Although wildfires can destroy forest ecosystems within days, fire-derived contaminants can persist in burned landscapes for decades. The fire-derived toxic compounds were known to remain in the local water system for a few years to more than 16 years (Chow et al. 2021). How long will such toxic compounds last or the nature of contaminants in Debsi or Changjiji water distribution network are currently unknown.

Further, the risk of drinking water contamination increases when the rainy season starts. Rainfall after a fire enhances the leaching and transfer of contaminants from burned residues, and it can also transport lightweight ash to nearby surface waters. This deposition raises levels of organic contaminants, heavy metals, and total suspended solids; increases turbidity, and lowers dissolved oxygen levels in the water, potentially killing aquatic organisms (Tshering et al. 2023).

According to the research by Andrew et al. 2020, the following key measures need to be implemented immediately after the fire:

· Identify signs of potential contamination such as loss of water pressure, water discolouration, heat damage to water systems inside and outside buildings, and broken and leaking pipes, valves, and hydrants.

· Once a system is contaminated, clean-up can take months. The water system will have to be flushed and tested regularly to track down contamination. Single-rinsing heat-damaged pipes may not always remove the contamination, for example, USA Environmental Protection Agency found that some burned plastic pipes required more than 100 days of nonstop water rinsing to be safe for use. Thus, drinking water in fire-affected areas should be assumed to be chemically unsafe until proven otherwise.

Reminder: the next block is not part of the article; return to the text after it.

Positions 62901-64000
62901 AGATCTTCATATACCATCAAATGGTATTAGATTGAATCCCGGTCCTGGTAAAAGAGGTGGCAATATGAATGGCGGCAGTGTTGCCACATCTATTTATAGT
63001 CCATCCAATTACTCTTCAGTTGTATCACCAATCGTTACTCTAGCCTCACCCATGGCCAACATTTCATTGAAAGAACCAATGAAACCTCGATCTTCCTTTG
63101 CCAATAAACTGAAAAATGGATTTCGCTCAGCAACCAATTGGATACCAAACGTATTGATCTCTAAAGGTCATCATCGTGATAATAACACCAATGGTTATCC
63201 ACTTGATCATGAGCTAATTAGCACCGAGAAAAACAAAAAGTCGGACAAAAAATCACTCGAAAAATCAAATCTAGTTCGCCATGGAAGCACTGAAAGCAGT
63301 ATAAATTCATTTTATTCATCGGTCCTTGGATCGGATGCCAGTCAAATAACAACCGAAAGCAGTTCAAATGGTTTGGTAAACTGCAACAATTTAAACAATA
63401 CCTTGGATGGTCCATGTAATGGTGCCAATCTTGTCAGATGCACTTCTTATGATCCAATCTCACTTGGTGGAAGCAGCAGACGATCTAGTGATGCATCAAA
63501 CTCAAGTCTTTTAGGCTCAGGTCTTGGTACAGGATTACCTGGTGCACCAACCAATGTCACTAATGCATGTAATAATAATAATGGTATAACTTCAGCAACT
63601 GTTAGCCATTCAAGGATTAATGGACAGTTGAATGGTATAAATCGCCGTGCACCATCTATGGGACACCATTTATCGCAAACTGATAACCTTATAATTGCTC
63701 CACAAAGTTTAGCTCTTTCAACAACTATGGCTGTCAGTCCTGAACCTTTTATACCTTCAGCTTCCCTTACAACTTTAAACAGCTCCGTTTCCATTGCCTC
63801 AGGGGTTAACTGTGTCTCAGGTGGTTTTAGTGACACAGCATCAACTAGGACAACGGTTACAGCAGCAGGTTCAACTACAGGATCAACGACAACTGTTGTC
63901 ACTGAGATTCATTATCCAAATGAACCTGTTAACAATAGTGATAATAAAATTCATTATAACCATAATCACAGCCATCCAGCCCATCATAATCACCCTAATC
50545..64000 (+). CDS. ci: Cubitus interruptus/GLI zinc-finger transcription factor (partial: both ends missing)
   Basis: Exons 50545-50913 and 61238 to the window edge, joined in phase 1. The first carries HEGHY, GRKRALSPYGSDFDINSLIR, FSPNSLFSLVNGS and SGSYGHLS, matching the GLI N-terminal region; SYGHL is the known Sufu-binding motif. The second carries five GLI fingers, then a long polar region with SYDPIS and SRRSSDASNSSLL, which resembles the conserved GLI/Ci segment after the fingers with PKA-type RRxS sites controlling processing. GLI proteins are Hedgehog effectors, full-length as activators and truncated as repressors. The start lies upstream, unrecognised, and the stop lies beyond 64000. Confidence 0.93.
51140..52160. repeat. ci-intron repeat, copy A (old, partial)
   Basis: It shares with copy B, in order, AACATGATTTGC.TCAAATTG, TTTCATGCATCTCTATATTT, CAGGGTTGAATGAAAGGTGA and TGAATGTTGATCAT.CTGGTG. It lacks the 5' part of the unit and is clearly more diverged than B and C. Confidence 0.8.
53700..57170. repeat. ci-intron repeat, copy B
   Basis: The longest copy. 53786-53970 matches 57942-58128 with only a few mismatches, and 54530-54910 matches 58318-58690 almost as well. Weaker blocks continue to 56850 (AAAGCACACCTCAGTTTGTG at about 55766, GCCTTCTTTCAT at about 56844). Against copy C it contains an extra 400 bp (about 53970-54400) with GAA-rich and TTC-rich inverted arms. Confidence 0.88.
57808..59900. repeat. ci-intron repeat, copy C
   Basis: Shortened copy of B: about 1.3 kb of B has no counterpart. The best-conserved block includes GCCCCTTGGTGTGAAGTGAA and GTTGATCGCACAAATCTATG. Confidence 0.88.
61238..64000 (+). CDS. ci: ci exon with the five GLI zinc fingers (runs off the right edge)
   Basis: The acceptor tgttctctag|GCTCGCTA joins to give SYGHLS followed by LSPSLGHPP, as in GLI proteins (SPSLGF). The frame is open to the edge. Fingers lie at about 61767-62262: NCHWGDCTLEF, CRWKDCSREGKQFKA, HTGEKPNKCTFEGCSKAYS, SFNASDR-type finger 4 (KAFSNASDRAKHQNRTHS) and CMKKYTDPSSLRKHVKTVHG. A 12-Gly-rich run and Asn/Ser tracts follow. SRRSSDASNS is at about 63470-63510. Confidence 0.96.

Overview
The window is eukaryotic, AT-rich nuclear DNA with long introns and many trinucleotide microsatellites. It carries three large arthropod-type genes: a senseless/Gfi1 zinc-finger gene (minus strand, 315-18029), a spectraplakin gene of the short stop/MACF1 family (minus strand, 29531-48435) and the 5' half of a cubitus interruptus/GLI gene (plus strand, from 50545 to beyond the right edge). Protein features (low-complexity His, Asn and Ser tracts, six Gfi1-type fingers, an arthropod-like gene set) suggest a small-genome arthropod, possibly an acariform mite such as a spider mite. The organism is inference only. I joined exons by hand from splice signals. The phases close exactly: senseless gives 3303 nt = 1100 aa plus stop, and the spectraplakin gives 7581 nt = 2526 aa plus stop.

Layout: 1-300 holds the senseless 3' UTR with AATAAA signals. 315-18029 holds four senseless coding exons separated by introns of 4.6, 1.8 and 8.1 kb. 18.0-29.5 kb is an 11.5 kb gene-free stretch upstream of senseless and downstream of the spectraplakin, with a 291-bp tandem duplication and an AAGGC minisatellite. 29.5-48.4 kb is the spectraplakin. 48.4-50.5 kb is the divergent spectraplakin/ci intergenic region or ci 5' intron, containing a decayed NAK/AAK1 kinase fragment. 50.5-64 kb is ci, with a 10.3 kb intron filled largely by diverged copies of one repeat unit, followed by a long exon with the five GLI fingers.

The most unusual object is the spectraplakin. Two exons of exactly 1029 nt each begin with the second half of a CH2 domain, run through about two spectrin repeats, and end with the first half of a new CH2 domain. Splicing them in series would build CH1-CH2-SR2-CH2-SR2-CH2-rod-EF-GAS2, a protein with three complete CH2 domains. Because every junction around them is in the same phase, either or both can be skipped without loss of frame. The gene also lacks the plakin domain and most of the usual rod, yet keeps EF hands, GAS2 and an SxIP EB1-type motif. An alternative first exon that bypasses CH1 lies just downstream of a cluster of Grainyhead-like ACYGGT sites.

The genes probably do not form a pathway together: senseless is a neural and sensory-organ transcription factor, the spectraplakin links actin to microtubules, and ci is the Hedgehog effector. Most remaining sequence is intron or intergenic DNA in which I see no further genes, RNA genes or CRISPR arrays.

· Both hot and cold water systems in the residential buildings need to be sampled for any post-fire contamination investigations. Before collecting a water sample, the water must sit long enough in the plumbing so contamination can be found. While the water quality tests should look for more than a common contaminant like benzene!

· To reduce the spread of contamination the damaged pipes need to be quickly isolated. For example, benzene contamination in the water distribution system after the Santa Cruz fire (USA) was contained by blocking water distribution system valves.

· Researchers recommend testing both surface and groundwater, and water in service lines in fire-affected areas. If contamination is found, finding and removing the heat-damaged plastic contamination sources are recommended. Some plastics can slowly leach chemicals like benzene over time, and this could go on for months to years. 

The article is published based on personal experiences and observations by a group of water researchers from Bhutan. The group can be contacted at